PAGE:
A potential alliance between online video streaming company Netflix Inc <NFLX.O> and cable companies could spur cable television’s biggest premium player HBO to consider its options beyond the set-top box and go directly to customers on the Web.
But not anytime soon.
Analysts say Time Warner Inc’s HBO, which has more than 28 million customers through its cable, satellite and phone partners, would be in no hurry to risk hurting their very profitable business based on a perceived threat from Netflix or any other newcomers.
“Why fix it if it’s not broke,” said Standard & Poor’s analyst Tuna Amobi. “You’re virtually jeopardizing billions of dollars, it seems remote from our perspective.”
People familiar with HBO executives’ thinking say this has been looked at and they ‘have done the math’ and are even more sceptical it makes sense.
Yet the question, which is often asked, comes up again with the news that Netflix Chief Executive Reed Hastings has opened early talks with cable operators for a partnership.
Reed Hastings, Netflix Chief Executive
If these Netflix talks come to fruition the alliance could start out as a billing partnership — with Netflix appearing as a line on cable customers’ bills. But the talks have also encompassed the possibility of Netflix shows one day being offered on-demand say people familiar with the talks.
On a financial basis the two could not be more different. Netflix has warned investors it will likely turn in a loss this year, while HBO will likely grow its $1.5 billion in operating profits. In creative terms, Netflix is dipping its toe into producing original shows, while HBO is a record-breaking Emmy-award winner nearly every year.
The concern for cable investors is that even though Netflix is still seen as a poor man’s HBO, with its package of older TV series and movies with few original shows, it will compete on a level playing field in the battle for customers’ time on a set-top box.
Hastings frequently says Netflix will look more like HBO in the future. Last month, his company launched ‘Lilyhammer‘, the first of five new original series on its service and likely will look at more as it tries to give its customers reasons to stay on even as programming costs rise.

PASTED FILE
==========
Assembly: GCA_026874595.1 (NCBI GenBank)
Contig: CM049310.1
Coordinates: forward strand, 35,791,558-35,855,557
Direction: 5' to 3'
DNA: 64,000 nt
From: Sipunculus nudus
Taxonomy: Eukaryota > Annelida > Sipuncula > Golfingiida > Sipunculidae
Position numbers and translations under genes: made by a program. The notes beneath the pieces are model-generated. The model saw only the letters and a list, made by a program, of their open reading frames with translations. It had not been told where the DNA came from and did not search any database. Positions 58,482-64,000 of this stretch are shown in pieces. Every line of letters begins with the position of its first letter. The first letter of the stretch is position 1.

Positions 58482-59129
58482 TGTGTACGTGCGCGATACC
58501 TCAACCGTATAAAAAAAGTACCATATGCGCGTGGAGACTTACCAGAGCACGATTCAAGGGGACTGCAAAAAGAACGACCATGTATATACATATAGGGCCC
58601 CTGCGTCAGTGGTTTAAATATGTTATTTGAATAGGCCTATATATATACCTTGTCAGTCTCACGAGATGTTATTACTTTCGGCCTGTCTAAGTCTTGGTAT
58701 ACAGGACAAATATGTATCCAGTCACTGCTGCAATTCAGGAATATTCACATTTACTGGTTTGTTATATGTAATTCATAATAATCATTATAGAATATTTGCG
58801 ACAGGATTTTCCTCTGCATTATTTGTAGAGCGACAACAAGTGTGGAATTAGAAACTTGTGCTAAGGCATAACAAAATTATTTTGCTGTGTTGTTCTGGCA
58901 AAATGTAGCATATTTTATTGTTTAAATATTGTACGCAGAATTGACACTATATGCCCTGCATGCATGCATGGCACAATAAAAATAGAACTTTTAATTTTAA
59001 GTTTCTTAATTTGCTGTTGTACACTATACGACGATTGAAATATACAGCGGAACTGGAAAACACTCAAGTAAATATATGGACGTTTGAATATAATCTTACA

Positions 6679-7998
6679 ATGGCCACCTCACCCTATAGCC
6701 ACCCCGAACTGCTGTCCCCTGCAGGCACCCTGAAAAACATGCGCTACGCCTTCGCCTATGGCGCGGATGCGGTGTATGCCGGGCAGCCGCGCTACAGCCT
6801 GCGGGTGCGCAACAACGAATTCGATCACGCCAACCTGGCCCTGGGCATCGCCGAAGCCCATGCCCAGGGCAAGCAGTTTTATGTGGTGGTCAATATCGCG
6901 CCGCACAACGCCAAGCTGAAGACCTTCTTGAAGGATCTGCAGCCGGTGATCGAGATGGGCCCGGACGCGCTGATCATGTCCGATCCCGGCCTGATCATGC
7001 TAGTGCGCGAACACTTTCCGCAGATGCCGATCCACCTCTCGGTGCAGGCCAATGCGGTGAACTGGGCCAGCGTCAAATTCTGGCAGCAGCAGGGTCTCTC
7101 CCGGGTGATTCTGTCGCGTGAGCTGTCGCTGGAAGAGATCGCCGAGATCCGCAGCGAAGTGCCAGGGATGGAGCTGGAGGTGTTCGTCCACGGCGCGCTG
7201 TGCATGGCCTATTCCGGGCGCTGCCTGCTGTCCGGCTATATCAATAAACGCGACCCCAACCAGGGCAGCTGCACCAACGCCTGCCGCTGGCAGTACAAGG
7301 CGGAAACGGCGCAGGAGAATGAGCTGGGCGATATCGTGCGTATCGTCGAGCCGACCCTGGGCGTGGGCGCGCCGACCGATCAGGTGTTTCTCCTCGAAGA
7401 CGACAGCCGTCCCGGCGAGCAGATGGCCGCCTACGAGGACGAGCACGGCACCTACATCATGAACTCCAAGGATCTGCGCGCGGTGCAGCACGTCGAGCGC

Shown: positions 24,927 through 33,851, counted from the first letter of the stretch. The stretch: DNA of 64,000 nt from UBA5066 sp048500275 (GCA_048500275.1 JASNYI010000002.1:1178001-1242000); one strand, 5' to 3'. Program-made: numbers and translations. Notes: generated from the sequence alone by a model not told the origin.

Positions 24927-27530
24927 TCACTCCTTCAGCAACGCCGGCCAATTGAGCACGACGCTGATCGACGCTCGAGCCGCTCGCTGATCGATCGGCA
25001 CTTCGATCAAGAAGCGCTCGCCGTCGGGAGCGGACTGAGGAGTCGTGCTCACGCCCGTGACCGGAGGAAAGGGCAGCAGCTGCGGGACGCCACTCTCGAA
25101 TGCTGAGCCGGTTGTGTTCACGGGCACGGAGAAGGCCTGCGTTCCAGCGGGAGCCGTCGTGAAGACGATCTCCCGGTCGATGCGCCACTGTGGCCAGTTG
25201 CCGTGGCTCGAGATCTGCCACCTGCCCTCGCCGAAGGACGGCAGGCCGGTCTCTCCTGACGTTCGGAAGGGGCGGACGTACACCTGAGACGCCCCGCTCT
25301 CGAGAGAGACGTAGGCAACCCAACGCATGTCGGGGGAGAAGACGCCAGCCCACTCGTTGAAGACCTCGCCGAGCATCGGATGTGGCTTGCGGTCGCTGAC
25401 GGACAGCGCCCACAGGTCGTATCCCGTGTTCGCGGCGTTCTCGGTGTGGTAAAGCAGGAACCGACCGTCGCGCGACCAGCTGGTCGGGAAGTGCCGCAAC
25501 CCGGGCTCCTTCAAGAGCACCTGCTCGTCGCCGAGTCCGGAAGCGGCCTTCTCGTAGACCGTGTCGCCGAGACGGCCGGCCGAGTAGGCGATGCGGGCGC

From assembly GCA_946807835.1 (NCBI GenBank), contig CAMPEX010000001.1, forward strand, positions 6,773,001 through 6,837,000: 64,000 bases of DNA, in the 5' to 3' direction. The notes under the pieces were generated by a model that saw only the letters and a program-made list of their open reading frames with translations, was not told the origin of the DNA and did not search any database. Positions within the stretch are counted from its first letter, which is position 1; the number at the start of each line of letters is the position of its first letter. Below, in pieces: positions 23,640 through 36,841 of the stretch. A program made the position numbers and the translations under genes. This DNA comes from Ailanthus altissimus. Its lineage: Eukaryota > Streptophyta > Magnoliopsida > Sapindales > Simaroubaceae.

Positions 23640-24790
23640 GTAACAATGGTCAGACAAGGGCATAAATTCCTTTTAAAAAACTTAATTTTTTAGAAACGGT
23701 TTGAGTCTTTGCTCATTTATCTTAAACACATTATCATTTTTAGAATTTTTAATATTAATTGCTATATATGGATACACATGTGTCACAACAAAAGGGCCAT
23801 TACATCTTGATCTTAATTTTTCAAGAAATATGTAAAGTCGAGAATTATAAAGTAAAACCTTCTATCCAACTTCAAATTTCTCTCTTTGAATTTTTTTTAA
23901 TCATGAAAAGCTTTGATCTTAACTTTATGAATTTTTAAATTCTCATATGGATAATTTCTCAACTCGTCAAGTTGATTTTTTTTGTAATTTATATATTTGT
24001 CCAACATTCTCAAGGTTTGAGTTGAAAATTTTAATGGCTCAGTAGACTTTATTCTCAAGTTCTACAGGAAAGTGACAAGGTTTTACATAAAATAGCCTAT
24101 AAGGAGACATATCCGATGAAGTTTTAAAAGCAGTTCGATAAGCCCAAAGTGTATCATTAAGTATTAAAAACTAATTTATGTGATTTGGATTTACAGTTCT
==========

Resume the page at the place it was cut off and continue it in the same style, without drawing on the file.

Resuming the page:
But in a potential partnership with cable, Hastings focus will primarily be on pay television’s 100 million home distribution.
“We believe distribution agreements with the cable providers could materially increase Netflix’s subscriber base in a relatively short period of time,” said Barclays Capital analyst Anthony DiClemente. “The question for Netflix, however, is how to reach greater scale without sacrificing all the economics to its cable partners.” Such a partnership could also lower acquisition costs and improve profitability he added.
Even after guessing a fairly high overlap between Netflix’s 23 million subscribers and those homes. There would still be plenty of room for growth if Netflix is offered as some sort of discounted add-on deal to consumers.
“Netflix is at a point where they are trying to get as much distribution as possible. However, I think Netflix needs the cable distributors more than vice versa,” Morningstar analyst Michael Corty said.
Such a deal would not be a million miles away from something Comcast Corp <CMCSA.O> has already been announced the launch of Streampix, a Web-based extension of its on-demand programming with a wide range of older TV shows and movies.
Perhaps the earliest example of how this could work is seen with the lastest version of Apple Inc’s <AAPL.O> Apple TV set-top box, which now allows users to sign up and get billed directly for Netflix through the box.